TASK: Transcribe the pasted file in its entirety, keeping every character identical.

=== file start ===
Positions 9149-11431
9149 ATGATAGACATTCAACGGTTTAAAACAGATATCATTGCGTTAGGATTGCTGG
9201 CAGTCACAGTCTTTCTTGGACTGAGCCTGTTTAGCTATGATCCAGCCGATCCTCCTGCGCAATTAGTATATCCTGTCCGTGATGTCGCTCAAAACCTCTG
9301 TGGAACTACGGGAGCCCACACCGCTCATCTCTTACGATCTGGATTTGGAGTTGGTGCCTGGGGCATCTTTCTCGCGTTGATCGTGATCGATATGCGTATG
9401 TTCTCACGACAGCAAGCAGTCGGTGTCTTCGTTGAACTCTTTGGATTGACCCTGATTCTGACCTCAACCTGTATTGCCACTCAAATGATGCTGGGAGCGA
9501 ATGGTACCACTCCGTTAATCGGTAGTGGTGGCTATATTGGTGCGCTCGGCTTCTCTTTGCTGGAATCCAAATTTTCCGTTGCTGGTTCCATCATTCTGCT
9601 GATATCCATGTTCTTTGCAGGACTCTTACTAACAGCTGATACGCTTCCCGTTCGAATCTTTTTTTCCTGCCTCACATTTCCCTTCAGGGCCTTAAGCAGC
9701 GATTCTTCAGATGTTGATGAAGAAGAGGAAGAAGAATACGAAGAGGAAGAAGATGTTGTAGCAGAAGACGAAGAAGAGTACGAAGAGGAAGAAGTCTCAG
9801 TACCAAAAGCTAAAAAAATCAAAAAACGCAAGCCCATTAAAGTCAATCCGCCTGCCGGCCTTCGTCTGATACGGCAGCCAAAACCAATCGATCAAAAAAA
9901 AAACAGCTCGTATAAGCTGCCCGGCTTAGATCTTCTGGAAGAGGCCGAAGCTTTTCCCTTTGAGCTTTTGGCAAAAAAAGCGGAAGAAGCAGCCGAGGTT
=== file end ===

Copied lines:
Positions 9149-11431
9149 ATGATAGACATTCAACGGTTTAAAACAGATATCATTGCGTTAGGATTGCTGG
9201 CAGTCACAGTCTTTCTTGGACTGAGCCTGTTTAGCTATGATCCAGCCGATCCTCCTGCGCAATTAGTATATCCTGTCCGTGATGTCGCTCAAAACCTCTG
9301 TGGAACTACGGGAGCCCACACCGCTCATCTCTTACGATCTGGATTTGGAGTTGGTGCCTGGGGCATCTTTCTCGCGTTGATCGTGATCGATATGCGTATG
9401 TTCTCACGACAGCAAGCAGTCGGTGTCTTCGTTGAACTCTTTGGATTGACCCTGATTCTGACCTCAACCTGTATTGCCACTCAAATGATGCTGGGAGCGA
9501 ATGGTACCACTCCGTTAATCGGTAGTGGTGGCTATATTGGTGCGCTCGGCTTCTCTTTGCTGGAATCCAAATTTTCCGTTGCTGGTTCCATCATTCTGCT
9601 GATATCCATGTTCTTTGCAGGACTCTTACTAACAGCTGATACGCTTCCCGTTCGAATCTTTTTTTCCTGCCTCACATTTCCCTTCAGGGCCTTAAGCAGC
9701 GATTCTTCAGATGTTGATGAAGAAGAGGAAGAAGAATACGAAGAGGAAGAAGATGTTGTAGCAGAAGACGAAGAAGAGTACGAAGAGGAAGAAGTCTCAG
9801 TACCAAAAGCTAAAAAAATCAAAAAACGCAAGCCCATTAAAGTCAATCCGCCTGCCGGCCTTCGTCTGATACGGCAGCCAAAACCAATCGATCAAAAAAA
9901 AAACAGCTCGTATAAGCTGCCCGGCTTAGATCTTCTGGAAGAGGCCGAAGCTTTTCCCTTTGAGCTTTTGGCAAAAAAAGCGGAAGAAGCAGCCGAGGTT